HomeWinBuzzer NewsMicrosoft Responds to Researchers Claim That Edge Is the Worst for Privacy

Microsoft Responds to Researchers Claim That Edge Is the Worst for Privacy

Microsoft says users can turn off the diagnostic collection in settings, and that unlike some other browsers, it lets them delete their data from its servers whenever they wish.


has downplayed Edge's privacy concerns after a researcher at Trinity College Dublin classified it as bad as Russia's Yandex. The analysis found a persistent hardware-based identifier in the browser's , which, over time, could be used to de-anonymize and find the location of users.

Professor Douglas Leith claimed there is no good way to turn off this identifier, which is sent to Microsoft's back-end servers. Further, his analysis of Chrome, Firefox, and Safari found their back-end communication to be more private.

When asked about the study, a Microsoft spokesperson offered a slightly curt, but factual response.

sends diagnostic data used for product improvement purposes, which includes a device identifier. On Windows, this identifier enables a single-click ability to delete the related diagnostic data associated with the device ID stored on Microsoft servers at any time (from Windows settings), something which is not offered by all vendors,” she said to ZDNet.

“Microsoft Edge asks for permission to collect diagnostic data for product improvement purposes and provides the capability to turn it off at any later point. This diagnostic data may contain information about websites you visit. However, it is not used to track your browsing history or URLs specifically tied to you.”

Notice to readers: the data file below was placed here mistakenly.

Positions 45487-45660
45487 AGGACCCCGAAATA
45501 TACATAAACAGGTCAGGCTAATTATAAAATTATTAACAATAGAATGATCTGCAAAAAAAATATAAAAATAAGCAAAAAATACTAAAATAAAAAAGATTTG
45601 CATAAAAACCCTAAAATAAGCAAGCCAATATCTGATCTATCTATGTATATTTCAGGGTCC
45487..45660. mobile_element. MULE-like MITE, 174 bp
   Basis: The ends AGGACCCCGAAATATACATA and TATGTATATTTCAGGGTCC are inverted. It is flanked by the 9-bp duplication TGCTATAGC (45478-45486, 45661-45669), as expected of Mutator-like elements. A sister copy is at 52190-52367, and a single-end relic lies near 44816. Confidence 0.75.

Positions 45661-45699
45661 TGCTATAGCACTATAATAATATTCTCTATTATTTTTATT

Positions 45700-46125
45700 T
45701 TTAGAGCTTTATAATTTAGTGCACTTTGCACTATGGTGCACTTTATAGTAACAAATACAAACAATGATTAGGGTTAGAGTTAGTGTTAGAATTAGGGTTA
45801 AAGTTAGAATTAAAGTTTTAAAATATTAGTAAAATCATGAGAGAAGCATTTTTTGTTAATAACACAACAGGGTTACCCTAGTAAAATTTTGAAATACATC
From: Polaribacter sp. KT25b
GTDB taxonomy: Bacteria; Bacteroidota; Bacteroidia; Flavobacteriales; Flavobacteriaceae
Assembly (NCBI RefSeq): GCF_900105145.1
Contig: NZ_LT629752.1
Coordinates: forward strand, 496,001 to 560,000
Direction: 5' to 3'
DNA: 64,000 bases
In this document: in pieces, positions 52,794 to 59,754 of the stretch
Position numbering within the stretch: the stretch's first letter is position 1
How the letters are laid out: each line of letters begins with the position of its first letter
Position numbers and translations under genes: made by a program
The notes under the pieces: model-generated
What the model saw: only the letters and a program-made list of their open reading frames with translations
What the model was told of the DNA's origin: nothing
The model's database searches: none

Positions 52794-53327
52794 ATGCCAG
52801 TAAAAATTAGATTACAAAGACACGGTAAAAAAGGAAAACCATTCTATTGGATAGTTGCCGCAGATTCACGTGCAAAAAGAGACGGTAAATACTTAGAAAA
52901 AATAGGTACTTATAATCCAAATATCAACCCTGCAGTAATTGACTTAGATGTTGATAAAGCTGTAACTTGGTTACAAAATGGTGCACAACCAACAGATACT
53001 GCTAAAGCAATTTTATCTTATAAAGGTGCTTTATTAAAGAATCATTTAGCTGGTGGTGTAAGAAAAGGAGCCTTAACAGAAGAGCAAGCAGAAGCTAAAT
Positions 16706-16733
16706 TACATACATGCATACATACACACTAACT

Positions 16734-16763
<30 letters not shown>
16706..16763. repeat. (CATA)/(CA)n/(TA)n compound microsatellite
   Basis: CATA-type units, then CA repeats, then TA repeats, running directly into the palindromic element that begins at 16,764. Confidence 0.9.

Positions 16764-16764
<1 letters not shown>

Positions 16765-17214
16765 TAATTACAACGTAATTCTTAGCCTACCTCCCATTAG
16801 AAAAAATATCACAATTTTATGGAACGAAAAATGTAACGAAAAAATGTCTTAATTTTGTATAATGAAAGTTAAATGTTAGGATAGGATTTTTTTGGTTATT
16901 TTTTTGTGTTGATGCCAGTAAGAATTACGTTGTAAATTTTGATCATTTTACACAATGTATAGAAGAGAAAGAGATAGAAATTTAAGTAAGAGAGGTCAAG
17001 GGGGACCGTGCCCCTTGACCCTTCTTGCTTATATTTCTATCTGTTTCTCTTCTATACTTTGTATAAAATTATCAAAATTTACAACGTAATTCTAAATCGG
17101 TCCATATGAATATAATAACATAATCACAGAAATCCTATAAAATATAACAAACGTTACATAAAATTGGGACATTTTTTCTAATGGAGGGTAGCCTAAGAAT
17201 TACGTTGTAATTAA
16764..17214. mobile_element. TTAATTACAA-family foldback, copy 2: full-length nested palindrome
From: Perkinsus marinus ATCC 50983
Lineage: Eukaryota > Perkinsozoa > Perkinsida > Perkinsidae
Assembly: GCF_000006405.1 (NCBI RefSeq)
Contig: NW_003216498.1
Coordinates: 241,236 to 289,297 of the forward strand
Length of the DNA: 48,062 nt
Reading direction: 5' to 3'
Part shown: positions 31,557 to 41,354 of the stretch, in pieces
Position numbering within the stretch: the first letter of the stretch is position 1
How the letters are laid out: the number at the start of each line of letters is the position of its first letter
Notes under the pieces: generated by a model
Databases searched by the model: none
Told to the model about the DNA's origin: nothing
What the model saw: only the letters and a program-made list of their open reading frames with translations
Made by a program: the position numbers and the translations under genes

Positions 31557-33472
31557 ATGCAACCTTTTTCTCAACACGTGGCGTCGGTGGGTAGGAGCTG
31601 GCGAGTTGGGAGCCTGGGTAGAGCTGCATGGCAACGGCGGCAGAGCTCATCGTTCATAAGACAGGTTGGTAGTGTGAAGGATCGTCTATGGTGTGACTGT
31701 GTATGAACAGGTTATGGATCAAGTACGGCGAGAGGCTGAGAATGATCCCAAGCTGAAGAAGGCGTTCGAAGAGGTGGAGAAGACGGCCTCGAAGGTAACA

Microsoft does indeed allow you to turn off the sending of diagnostic data in Microsoft Edge. However, on Windows 10 at least, that's defined by your OS settings, and Leith was using a Mac. It could also be that Microsoft sends a hardware ID regardless of the toggle.

Even so, the company raises an interesting point with the deletion of telemetry data. Is a company that collects more detailed telemetry, but lets you delete it from their servers, more or less private that one who collects limited data but doesn't? That likely comes down to personal preference, so Leith's study focused specifically on the out-of-box experience and nothing else.

If you have been using Edge, unaware that it's been tying your browsing habits to a unique identifier, you can delete the data here.

Ryan Maskell
Ryan Maskellhttps://ryanmaskell.co.uk
Ryan has had a passion for gaming and technology since early childhood. Fusing the skills from his Creative Writing and Publishing degree with profound technical knowledge, he enjoys covering news about Microsoft. As an avid writer, he is also working on his debut novel.

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